Young Sheldon Season 1 Episode 16 Review – ‘Killer Asteroids, Oklahoma, and a Frizzy Hair Machine’

Martin Carr reviews the sixteenth episode of Young Sheldon…

Versatility in a comedy actor is essential but few are ever given the opportunity to showcase that talent ironically. However just such a thing occurs this week in an episode which is both whimsical, emotive and situationally comedic. Rumour has it that Iain Armitage might well be the youngest actor to ever receive an Emmy nomination in a comedy category. At present this has yet to fester into fact but those in the know are currently putting all their money on just such an anomaly.

 

Afforded the chance to stretch his acting muscles and get those baby teeth into more dramatic fare Armitage tackles King Lear, Lloyd Webber’s Evita and becomes a pint-sized song and dance man. If ever there was doubt about who this show truly belongs to those misgivings should now be cast aside. Ably supported by his on-screen family this Sheldon Cooper takes another step on the road to total dominance, just as his older incarnation did with Big Bang.

 

 

Whether rallying his high school counterparts or admonishing the school system for failing to embrace his scientific designs, this is grandstanding understatement encased in casual attire. These showrunners have managed to strike gold once more by fashioning a microcosm of Americana around an unlikely protagonist. By rights this Sheldon Cooper more than our contemporary version should never have made it out of the gate. Pre-pubescent child geniuses are rarer than baby pandas and one would guess equally demanding, so to make them not only likeable but endearing is miraculous.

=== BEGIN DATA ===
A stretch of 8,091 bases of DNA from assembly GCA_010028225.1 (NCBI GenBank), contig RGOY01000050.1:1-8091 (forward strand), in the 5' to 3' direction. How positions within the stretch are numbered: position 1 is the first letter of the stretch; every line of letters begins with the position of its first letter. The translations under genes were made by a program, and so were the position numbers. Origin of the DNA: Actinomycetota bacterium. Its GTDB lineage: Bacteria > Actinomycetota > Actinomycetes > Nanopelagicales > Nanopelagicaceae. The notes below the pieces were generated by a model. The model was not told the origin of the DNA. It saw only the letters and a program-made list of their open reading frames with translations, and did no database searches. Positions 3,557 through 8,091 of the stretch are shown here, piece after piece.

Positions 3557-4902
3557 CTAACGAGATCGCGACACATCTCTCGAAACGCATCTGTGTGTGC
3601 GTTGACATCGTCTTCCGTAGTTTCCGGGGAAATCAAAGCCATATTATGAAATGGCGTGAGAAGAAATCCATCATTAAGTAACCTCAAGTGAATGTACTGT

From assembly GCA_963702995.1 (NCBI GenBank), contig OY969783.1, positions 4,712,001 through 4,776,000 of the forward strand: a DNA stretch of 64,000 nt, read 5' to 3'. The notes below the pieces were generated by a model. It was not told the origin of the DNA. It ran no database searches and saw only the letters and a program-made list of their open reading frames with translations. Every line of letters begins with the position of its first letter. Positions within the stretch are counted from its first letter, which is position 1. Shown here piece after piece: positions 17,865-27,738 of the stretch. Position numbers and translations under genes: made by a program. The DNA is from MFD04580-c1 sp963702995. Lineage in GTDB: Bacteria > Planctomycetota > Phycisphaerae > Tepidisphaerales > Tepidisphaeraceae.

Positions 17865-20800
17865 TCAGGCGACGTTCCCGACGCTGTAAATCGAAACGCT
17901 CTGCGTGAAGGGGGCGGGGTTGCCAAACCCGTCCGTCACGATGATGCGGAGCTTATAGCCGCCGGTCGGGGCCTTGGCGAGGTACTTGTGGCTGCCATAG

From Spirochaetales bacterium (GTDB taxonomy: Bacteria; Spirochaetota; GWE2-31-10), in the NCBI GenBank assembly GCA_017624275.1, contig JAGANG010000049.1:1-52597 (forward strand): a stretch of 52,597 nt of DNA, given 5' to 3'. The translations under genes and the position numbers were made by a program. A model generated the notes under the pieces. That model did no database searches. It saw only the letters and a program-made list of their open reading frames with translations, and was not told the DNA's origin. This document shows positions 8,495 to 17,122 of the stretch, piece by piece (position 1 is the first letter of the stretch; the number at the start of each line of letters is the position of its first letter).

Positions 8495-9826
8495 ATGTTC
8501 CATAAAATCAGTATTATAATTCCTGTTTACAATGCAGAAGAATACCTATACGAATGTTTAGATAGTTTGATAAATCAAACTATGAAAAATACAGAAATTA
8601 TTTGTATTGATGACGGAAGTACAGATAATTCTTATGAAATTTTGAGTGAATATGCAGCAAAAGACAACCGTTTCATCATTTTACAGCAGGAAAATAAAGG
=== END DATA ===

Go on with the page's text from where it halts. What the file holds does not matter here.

Still trading strongly on the culture clash card there are moments week on week which are laugh out loud funny purely because of their juxtaposition. These moments might be fleeting but equally subtle character moments between family members continue making Young Sheldon easy viewing. No earth shattering reveals or grand epiphanies occur and yet these writers continue hitting all the bases which go into making Young Sheldon concisely entertaining stuff. Like a highbrow version of any Australian soap opera you care to mention, great care is taken in lacing together these mini vignettes into one cohesion whole. Meaning that on a weekly basis you can just dip in and out at will and not miss anything crucial.

 

 

Over time there will be those who regret not catching this series on its first go around and somewhere this template is already being copied. As we know the first one though the wall always gets bloody, but equally there are those who follow only to bleed an idea dry before moving on. For the unfamiliar might I suggest catching up before you miss the boat completely?